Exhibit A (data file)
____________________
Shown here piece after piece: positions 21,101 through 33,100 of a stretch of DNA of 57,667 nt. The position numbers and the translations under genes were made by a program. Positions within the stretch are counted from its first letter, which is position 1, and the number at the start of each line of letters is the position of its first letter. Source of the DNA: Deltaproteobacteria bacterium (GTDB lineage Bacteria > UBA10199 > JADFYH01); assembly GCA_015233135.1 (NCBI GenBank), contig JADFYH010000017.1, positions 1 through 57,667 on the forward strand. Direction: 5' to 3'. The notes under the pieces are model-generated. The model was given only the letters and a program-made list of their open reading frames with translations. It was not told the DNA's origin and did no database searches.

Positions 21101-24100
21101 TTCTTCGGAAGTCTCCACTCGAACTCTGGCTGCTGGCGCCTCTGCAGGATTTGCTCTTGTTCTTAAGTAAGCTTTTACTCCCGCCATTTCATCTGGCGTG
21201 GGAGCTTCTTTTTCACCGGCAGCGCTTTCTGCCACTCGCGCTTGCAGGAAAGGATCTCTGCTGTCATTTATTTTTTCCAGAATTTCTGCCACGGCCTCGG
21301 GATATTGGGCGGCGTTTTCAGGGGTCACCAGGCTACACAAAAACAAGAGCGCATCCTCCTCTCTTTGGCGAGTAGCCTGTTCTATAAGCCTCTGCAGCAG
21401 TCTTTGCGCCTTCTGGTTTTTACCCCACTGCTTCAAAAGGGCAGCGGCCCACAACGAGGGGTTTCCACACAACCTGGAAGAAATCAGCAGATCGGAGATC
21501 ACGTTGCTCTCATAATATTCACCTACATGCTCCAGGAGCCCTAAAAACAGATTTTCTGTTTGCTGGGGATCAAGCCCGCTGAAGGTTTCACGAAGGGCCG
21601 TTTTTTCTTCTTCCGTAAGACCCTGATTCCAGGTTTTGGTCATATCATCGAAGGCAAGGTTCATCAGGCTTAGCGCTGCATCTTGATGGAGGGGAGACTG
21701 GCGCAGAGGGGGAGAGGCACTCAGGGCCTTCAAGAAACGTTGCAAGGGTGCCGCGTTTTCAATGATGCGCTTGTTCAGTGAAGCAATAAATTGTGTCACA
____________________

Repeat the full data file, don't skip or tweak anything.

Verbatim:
Shown here piece after piece: positions 21,101 through 33,100 of a stretch of DNA of 57,667 nt. The position numbers and the translations under genes were made by a program. Positions within the stretch are counted from its first letter, which is position 1, and the number at the start of each line of letters is the position of its first letter. Source of the DNA: Deltaproteobacteria bacterium (GTDB lineage Bacteria > UBA10199 > JADFYH01); assembly GCA_015233135.1 (NCBI GenBank), contig JADFYH010000017.1, positions 1 through 57,667 on the forward strand. Direction: 5' to 3'. The notes under the pieces are model-generated. The model was given only the letters and a program-made list of their open reading frames with translations. It was not told the DNA's origin and did no database searches.

Positions 21101-24100
21101 TTCTTCGGAAGTCTCCACTCGAACTCTGGCTGCTGGCGCCTCTGCAGGATTTGCTCTTGTTCTTAAGTAAGCTTTTACTCCCGCCATTTCATCTGGCGTG
21201 GGAGCTTCTTTTTCACCGGCAGCGCTTTCTGCCACTCGCGCTTGCAGGAAAGGATCTCTGCTGTCATTTATTTTTTCCAGAATTTCTGCCACGGCCTCGG
21301 GATATTGGGCGGCGTTTTCAGGGGTCACCAGGCTACACAAAAACAAGAGCGCATCCTCCTCTCTTTGGCGAGTAGCCTGTTCTATAAGCCTCTGCAGCAG
21401 TCTTTGCGCCTTCTGGTTTTTACCCCACTGCTTCAAAAGGGCAGCGGCCCACAACGAGGGGTTTCCACACAACCTGGAAGAAATCAGCAGATCGGAGATC
21501 ACGTTGCTCTCATAATATTCACCTACATGCTCCAGGAGCCCTAAAAACAGATTTTCTGTTTGCTGGGGATCAAGCCCGCTGAAGGTTTCACGAAGGGCCG
21601 TTTTTTCTTCTTCCGTAAGACCCTGATTCCAGGTTTTGGTCATATCATCGAAGGCAAGGTTCATCAGGCTTAGCGCTGCATCTTGATGGAGGGGAGACTG
21701 GCGCAGAGGGGGAGAGGCACTCAGGGCCTTCAAGAAACGTTGCAAGGGTGCCGCGTTTTCAATGATGCGCTTGTTCAGTGAAGCAATAAATTGTGTCACA